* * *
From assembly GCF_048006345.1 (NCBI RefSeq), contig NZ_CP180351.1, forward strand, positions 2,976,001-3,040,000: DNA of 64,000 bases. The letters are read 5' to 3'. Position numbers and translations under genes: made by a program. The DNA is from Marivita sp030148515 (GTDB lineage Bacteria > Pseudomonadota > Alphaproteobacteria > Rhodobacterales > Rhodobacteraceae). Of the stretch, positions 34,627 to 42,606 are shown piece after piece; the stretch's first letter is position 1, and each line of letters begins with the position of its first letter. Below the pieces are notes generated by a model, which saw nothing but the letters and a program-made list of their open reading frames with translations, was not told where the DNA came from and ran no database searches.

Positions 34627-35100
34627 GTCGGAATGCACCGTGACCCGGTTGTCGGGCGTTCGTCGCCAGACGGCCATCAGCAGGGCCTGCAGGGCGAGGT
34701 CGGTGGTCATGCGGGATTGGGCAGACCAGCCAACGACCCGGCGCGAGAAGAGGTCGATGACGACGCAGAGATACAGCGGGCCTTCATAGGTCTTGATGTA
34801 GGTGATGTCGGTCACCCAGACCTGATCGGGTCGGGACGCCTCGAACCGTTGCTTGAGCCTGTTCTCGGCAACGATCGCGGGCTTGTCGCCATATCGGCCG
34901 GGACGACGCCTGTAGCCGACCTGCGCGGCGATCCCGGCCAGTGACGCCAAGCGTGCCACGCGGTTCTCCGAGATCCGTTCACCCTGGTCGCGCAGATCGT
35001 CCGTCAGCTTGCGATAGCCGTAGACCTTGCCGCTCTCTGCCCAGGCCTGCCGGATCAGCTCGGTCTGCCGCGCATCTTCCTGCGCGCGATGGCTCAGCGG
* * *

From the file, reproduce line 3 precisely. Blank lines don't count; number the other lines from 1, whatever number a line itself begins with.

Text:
34627 GTCGGAATGCACCGTGACCCGGTTGTCGGGCGTTCGTCGCCAGACGGCCATCAGCAGGGCCTGCAGGGCGAGGT